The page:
But is there another who has confessed his sin, but yet has found no peace? Dost thou see yonder Christ on the cross? “Yes,” sayest thou; “I know there is life in a look at him, but may I look?” My Master’s message to thee is, “Keep not back; keep not back,” for whosoever looketh shall be made whole, and none are forbidden to look. Does the crowd around the Savior hinder thee, thou sick and dying soul? Be not baffled by difficulty, but persevere. Press into the thickest of the throng for if thou do but touch the hem of his garment thou shalt be made whole. “Keep not back; keep not back.” Thou mayst believe in Jesus now! Mayst! Nay, thou art commanded to do it; and thou art threatened if thou do not, which proves that thou hast permission and something more. It is written: “He that believeth not shall be damned.” O man, it is but another way of saying thou hast a full permission to do it, for thou art threatened if thou do it not. Come thou, then, come thou, now, right joyfully. “Keep not back.” Confess thy sin with repentance, and lay it on Christ by faith, and thou shalt be saved.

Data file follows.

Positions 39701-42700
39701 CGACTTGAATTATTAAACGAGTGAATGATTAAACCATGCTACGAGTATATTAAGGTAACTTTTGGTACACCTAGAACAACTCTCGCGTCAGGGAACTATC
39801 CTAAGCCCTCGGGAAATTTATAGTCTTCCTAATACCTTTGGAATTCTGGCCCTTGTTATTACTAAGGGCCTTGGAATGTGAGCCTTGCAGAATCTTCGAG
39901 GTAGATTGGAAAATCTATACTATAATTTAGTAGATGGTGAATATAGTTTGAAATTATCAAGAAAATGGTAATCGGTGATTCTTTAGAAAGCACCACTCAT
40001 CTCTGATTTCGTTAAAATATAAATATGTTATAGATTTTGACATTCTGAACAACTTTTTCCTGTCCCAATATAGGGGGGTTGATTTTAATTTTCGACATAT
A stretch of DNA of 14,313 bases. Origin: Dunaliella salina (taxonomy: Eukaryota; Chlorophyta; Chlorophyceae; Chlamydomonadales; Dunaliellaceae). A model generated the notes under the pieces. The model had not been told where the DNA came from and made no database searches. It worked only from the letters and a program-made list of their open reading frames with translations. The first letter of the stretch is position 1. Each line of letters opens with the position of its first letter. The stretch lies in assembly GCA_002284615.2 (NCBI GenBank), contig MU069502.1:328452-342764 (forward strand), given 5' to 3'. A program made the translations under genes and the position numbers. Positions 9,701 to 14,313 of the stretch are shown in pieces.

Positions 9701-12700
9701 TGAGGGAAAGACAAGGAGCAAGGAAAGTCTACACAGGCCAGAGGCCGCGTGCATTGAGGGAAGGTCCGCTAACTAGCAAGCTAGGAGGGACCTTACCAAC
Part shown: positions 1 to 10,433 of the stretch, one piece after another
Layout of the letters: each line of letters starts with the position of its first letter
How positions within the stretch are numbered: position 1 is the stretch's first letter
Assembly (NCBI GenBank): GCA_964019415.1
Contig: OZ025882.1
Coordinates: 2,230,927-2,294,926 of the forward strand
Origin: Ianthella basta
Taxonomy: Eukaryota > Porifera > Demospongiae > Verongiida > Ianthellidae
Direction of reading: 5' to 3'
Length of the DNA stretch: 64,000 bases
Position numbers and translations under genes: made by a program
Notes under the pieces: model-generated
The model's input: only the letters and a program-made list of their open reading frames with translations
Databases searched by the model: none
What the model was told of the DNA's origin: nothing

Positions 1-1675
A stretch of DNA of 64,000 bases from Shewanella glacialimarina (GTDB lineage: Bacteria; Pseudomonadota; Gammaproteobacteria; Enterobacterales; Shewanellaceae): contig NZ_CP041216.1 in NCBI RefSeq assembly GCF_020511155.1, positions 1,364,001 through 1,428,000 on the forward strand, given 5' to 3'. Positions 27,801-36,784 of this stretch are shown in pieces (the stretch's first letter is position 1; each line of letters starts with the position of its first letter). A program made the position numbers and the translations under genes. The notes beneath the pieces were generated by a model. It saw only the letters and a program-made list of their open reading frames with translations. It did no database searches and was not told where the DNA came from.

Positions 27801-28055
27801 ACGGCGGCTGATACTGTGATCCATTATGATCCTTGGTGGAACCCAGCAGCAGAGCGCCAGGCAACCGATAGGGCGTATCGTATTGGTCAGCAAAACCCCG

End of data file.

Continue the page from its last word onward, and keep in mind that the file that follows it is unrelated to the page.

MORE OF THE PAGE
Dear brethren and sisters, many of you have come to Christ and have been saved, and to you the text says, “Keep not back,” in another sense. Do not keep back from confessing Christ. If you have the love of Jesus Christ in your soul, confess it, tell it to others. Never be ashamed of your Lord and Master. Come and unite with his church and people. It is due to the church; it is due to the preacher who was the means of your conversion, it is due especially to your Lord and Master that you “keep not back.” I have heard of some who keep back because the church is not perfect. And you are very perfect I dare say! Why, if the church were perfect we should not endure you in it, my captious friend. I have no doubt whatever that you will find the church quite as perfect as you are. There are others who keep aloof from the people of God because they feel they are not perfect themselves. My dear friend, if you were perfect we should not want you, because you would be the only perfect member among us, and having a very imperfect pastor, I do not know what we should do with you; we should find you such a speckled bird among us, that we should probably pray the Lord to take you home to heaven at once. I should like to have you become perfect, and the nearer perfection the better—but still if you make no profession of faith till you are sinless, it will not be this side the grave. Nay, confess Christ, for is it not written: “He that with his heart believeth, and with his mouth maketh confession of him, shall he be saved”? Do not forget the confession of the mouth. “Keep not back.” And when you have done that, if there be any Christian excellency that can be reached, do not despair of reaching it. “Keep not back.” And if perfection itself be attainable, never be content till you get it. If you are a child of God you never will be self-satisfied, you will be always crying: Not as though I had already attained, either were already perfect: but I follow after, if that I may apprehend that for which also I am apprehended of Christ Jesus.” O that you may never be content with yourself! Self-satisfaction is the death of progress. You have come into the lowest seat at the feast, but Jesus saith: “Friend, come up higher;” and when you get into a higher room, and enter into closer communion with him, he will say to you, “Friend, come up higher.” Do not hesitate to climb higher in grace and fellowship. Let your prayer be, “Nearer to thee, my God, nearer to thee.” Be insatiable in the longings of your soul; hunger and thirst after righteousness; covet earnestly the best gifts. Grow in grace, and in the knowledge of your Lord and Savior Jesus Christ. “Keep not back.” There is no point in grace which we are prohibited from aiming at. We ought none of us to say, “I am all I can ever be.” Oh, no, let us reach to the front ranks by God’s grace; for he says, “Keep not back.”